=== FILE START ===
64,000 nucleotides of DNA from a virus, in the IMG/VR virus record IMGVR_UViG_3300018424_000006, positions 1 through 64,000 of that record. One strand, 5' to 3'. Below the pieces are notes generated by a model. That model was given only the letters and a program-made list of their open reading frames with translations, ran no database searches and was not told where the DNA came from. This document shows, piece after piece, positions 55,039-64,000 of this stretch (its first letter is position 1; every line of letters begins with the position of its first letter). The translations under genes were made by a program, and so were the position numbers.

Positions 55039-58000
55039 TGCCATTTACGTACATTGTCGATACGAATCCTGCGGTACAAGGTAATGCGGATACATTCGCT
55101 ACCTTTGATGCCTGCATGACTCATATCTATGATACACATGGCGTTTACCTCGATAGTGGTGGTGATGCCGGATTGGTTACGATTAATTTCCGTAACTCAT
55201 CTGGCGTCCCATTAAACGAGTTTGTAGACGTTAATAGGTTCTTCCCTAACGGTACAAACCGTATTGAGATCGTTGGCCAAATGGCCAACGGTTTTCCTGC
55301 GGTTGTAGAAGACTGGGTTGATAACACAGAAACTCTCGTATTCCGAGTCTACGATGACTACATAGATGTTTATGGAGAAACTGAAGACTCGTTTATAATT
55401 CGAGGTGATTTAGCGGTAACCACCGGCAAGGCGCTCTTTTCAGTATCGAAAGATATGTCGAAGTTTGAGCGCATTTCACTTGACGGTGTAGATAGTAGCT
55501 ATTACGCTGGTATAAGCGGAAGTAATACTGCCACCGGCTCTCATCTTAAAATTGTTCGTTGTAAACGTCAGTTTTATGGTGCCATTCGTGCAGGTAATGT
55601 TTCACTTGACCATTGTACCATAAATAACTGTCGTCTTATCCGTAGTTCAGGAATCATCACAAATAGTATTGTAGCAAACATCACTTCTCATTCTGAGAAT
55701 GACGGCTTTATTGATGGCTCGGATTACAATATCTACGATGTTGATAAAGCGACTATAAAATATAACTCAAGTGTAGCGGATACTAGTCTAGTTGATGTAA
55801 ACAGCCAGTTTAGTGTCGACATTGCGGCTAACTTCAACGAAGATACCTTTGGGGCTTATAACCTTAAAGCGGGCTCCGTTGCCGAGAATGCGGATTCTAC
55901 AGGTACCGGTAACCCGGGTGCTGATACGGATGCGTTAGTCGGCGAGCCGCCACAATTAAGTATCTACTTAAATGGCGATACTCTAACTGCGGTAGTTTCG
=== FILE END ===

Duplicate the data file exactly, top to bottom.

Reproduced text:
64,000 nucleotides of DNA from a virus, in the IMG/VR virus record IMGVR_UViG_3300018424_000006, positions 1 through 64,000 of that record. One strand, 5' to 3'. Below the pieces are notes generated by a model. That model was given only the letters and a program-made list of their open reading frames with translations, ran no database searches and was not told where the DNA came from. This document shows, piece after piece, positions 55,039-64,000 of this stretch (its first letter is position 1; every line of letters begins with the position of its first letter). The translations under genes were made by a program, and so were the position numbers.

Positions 55039-58000
55039 TGCCATTTACGTACATTGTCGATACGAATCCTGCGGTACAAGGTAATGCGGATACATTCGCT
55101 ACCTTTGATGCCTGCATGACTCATATCTATGATACACATGGCGTTTACCTCGATAGTGGTGGTGATGCCGGATTGGTTACGATTAATTTCCGTAACTCAT
55201 CTGGCGTCCCATTAAACGAGTTTGTAGACGTTAATAGGTTCTTCCCTAACGGTACAAACCGTATTGAGATCGTTGGCCAAATGGCCAACGGTTTTCCTGC
55301 GGTTGTAGAAGACTGGGTTGATAACACAGAAACTCTCGTATTCCGAGTCTACGATGACTACATAGATGTTTATGGAGAAACTGAAGACTCGTTTATAATT
55401 CGAGGTGATTTAGCGGTAACCACCGGCAAGGCGCTCTTTTCAGTATCGAAAGATATGTCGAAGTTTGAGCGCATTTCACTTGACGGTGTAGATAGTAGCT
55501 ATTACGCTGGTATAAGCGGAAGTAATACTGCCACCGGCTCTCATCTTAAAATTGTTCGTTGTAAACGTCAGTTTTATGGTGCCATTCGTGCAGGTAATGT
55601 TTCACTTGACCATTGTACCATAAATAACTGTCGTCTTATCCGTAGTTCAGGAATCATCACAAATAGTATTGTAGCAAACATCACTTCTCATTCTGAGAAT
55701 GACGGCTTTATTGATGGCTCGGATTACAATATCTACGATGTTGATAAAGCGACTATAAAATATAACTCAAGTGTAGCGGATACTAGTCTAGTTGATGTAA
55801 ACAGCCAGTTTAGTGTCGACATTGCGGCTAACTTCAACGAAGATACCTTTGGGGCTTATAACCTTAAAGCGGGCTCCGTTGCCGAGAATGCGGATTCTAC
55901 AGGTACCGGTAACCCGGGTGCTGATACGGATGCGTTAGTCGGCGAGCCGCCACAATTAAGTATCTACTTAAATGGCGATACTCTAACTGCGGTAGTTTCG